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NBME 24 Answers

nbme24/Block 1/Question#42 (23.2 difficulty score)
A 68-year-old woman with acute myelogenous ...
Granulocyte-macrophage colony-stimulating factor🔍
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mgoyo89  I think there are two questions with this answer!!I was so scared :( +3  
trichotillomaniac  yep ---not IL-2 bc that stimulates Tcells and NK cells- I think I blacked out when I answered this question +  



 +0  upvote downvote
submitted by mikay92(0),

Did anyone else find this question painfully poorly written? I spent so long just trying to figure out what the heck they were asking.

It's as if they don't want us to do well...

drdoom  I don’t think the NBME ever “intends” to write an ambiguous or poorly worded stem. What they want to do is write questions whose response choices are not “blatantly obvious” but which do have a single, “most correct” choice. That’s actually surprisingly difficult! If the correct choice were “obvious”, the test would not be doing a good job assessing anyone’s ability to make subtle judgment calls (an important skill, one might argue, in the morass that is the real world); this is also the reason they eschew “buzzwords”, generally. If a stem has two or more choices that are “equally correct”, the same lapse has occurred: they would be failing to assess the capacity to make subtle judgment calls. +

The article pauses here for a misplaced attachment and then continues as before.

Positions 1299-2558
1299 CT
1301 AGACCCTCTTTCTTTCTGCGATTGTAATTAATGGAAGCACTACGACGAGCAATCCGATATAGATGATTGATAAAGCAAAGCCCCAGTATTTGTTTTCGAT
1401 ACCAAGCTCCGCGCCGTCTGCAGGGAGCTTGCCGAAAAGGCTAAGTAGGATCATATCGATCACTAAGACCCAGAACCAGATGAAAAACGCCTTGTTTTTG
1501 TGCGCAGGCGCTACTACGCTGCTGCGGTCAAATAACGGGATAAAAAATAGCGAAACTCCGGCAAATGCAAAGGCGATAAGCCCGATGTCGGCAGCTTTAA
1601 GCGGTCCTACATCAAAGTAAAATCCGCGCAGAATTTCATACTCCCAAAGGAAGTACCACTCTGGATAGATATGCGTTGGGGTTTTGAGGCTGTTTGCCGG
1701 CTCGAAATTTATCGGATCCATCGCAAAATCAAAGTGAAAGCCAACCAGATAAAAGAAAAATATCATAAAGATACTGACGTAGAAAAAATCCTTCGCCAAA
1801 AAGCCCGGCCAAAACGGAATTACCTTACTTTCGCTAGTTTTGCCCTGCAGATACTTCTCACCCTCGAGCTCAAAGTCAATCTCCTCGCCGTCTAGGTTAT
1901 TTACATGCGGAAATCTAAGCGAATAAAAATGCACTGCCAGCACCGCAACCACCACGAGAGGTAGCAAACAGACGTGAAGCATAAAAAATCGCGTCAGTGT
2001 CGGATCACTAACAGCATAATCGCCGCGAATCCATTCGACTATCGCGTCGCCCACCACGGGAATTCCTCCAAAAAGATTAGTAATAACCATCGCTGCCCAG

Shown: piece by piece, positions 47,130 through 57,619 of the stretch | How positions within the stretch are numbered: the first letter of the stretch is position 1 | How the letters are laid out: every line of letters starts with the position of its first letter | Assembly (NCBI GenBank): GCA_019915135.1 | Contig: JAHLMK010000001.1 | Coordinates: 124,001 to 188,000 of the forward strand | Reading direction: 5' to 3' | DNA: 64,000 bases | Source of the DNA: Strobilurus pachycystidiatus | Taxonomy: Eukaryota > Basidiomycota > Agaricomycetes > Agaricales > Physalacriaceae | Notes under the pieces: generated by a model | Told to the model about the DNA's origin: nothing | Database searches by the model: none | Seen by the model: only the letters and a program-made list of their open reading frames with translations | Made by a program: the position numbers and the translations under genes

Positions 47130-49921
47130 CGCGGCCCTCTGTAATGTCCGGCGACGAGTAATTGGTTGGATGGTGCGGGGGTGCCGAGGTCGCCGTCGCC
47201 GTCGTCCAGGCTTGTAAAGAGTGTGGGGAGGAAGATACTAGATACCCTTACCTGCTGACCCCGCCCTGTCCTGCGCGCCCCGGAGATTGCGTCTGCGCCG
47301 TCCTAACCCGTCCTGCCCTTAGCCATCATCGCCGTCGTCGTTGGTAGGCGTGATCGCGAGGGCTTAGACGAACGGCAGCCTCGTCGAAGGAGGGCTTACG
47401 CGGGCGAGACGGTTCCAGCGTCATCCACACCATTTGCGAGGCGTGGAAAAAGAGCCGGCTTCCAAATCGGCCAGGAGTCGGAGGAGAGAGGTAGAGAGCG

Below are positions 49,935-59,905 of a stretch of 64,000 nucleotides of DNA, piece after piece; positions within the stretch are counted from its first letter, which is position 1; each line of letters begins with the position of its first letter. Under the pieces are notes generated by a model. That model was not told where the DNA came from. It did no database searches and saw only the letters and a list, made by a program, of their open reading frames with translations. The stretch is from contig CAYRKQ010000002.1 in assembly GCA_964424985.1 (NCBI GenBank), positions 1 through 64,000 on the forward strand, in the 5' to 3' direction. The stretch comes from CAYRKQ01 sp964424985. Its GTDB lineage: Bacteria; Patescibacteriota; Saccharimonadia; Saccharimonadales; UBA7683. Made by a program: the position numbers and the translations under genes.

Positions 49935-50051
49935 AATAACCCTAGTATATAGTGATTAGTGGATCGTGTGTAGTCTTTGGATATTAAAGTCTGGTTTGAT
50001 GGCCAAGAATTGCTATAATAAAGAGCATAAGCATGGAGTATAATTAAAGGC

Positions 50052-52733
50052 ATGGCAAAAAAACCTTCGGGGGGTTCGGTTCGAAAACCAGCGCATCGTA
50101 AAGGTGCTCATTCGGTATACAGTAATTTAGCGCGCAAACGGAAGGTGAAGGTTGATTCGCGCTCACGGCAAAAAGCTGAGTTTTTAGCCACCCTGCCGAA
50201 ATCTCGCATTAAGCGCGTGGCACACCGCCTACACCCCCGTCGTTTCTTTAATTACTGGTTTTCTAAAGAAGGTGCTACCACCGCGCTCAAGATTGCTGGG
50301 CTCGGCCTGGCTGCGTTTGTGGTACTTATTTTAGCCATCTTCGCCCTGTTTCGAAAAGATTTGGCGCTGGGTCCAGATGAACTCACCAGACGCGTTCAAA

drdoom  All that said, please see this perfect metaphorical description of all Step 1 questions: reddit.com/r/step1/comments/4jegfu/took_step_1_wanted_to_share +1  



Why would you give GMCSF to someone with AML?? Isn't the whole goal of treatment to knock out the granulocytes? I feel like giving someone GMCSF after they were JUST treated for AML is asking for a relapse but what the hell do I know.

drdoom  The problem in AML (acute myeloid leukemia) is that precursor cells “get stuck” on their way to becoming (mature) granulocytes. Giving GM–CSF “pushes” them toward a more differentiated state and, because they divide as they mature, the cells become vulnerable to drugs that disrupt cell division (replication): “Granulocyte–macrophage colony-stimulating factor (GM–CSF) can stimulate proliferation of leukemic blasts and sensitize these cells to the cytotoxic effects of S-phase–specific drugs.” https://www.nature.com/articles/2402368 +2